Goldman Sachs Group Inc., the larger of the nation's two remaining major independent investment banks, on Tuesday reported its worst drop in profits since going public in 1999.
The investment bank reported that its third-quarter profit plunged 71 percent to $810 million after preferred dividend payments versus a year ago. Goldman's results reflect continuing damage from the ongoing credit crisis that has already vanquished three of its rivals.
Goldman Sachs and Morgan Stanley remain the only major independent investment banks on Wall Street after a major shake-up of the investment banking industry. Lehman Brothers Holdings Inc. filed for bankruptcy Monday after succumbing to distressed real estate holdings, while Bear Stearns Cos. and Merrill Lynch & Co. were swallowed by commercial banks.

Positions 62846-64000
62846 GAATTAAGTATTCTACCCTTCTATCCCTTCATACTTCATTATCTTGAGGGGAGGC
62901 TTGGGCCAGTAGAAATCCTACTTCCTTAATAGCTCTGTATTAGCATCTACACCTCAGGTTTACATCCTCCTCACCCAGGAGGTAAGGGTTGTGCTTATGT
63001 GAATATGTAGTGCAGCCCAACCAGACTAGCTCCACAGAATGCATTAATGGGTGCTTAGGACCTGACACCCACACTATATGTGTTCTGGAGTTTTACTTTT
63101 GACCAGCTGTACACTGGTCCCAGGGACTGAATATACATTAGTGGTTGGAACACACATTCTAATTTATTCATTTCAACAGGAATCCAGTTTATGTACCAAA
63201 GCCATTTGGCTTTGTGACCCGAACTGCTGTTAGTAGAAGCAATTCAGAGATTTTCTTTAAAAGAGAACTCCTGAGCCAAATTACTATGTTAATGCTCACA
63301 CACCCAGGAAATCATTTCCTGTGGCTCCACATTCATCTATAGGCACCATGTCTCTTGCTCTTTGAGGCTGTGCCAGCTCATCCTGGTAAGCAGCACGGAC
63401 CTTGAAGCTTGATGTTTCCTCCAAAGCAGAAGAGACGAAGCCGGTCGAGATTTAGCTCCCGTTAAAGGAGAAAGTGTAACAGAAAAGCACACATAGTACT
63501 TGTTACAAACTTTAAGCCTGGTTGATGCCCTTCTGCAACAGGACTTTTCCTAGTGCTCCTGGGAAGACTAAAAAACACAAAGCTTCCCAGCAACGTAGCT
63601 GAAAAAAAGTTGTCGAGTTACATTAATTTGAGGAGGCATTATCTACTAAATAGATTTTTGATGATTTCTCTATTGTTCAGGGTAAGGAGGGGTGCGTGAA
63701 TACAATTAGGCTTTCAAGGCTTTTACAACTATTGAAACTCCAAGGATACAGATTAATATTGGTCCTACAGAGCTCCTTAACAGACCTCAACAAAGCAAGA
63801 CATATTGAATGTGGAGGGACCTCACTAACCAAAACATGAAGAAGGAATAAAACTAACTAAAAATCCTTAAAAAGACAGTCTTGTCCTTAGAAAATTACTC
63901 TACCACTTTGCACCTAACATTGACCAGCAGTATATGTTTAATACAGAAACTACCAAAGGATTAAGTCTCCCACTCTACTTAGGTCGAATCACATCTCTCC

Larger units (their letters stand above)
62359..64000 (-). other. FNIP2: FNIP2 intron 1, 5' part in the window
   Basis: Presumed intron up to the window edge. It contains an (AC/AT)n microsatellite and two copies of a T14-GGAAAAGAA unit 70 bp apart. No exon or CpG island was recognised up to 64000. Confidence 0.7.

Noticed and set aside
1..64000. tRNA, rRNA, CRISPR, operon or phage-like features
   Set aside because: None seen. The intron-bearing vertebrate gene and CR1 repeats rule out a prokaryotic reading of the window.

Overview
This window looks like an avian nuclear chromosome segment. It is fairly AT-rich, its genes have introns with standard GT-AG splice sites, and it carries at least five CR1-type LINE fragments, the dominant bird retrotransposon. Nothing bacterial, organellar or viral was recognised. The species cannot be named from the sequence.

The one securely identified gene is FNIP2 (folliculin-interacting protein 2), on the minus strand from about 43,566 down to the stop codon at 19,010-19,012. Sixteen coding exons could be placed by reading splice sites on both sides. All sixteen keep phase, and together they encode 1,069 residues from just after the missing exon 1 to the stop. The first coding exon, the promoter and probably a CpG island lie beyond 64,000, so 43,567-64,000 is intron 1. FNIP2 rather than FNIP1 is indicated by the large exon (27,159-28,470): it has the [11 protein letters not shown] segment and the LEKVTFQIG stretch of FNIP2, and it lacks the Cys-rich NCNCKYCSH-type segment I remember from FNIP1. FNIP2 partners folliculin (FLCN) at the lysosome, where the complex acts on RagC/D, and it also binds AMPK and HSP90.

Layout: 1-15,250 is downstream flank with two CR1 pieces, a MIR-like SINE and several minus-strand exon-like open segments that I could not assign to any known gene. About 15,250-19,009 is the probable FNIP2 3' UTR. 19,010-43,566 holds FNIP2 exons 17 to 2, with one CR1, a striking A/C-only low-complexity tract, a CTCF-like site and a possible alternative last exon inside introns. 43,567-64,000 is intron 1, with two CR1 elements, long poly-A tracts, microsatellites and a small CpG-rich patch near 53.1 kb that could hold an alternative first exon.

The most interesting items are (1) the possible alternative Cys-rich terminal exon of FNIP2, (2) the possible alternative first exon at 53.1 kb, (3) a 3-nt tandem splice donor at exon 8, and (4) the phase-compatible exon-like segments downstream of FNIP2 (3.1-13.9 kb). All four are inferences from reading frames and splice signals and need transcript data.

"This was a challenging quarter as we saw a marked decrease in client activity and declining asset valuations," said Chairman and Chief Executive Lloyd C. Blankfein in a statement.
The New York-based investment bank said its earnings amounted to $1.81 per share in the three months ended Aug. 29, down sharply from $2.81 billion, or $6.13 per share, in the same quarter last year. Revenue skidded 51 percent to $6.04 billion from $12.3 billion a year ago.
However, profit still beat Wall Street projections for $1.71 per share, according to analysts polled by Thomson Reuters. Revenue fell short of the $6.23 billion expected by analysts.
Goldman shares tumbled $9.35, or 6.9 percent, to $126.14 in premarket electronic trading. The stock is now down almost 50 percent from its 52-week high of $250.70.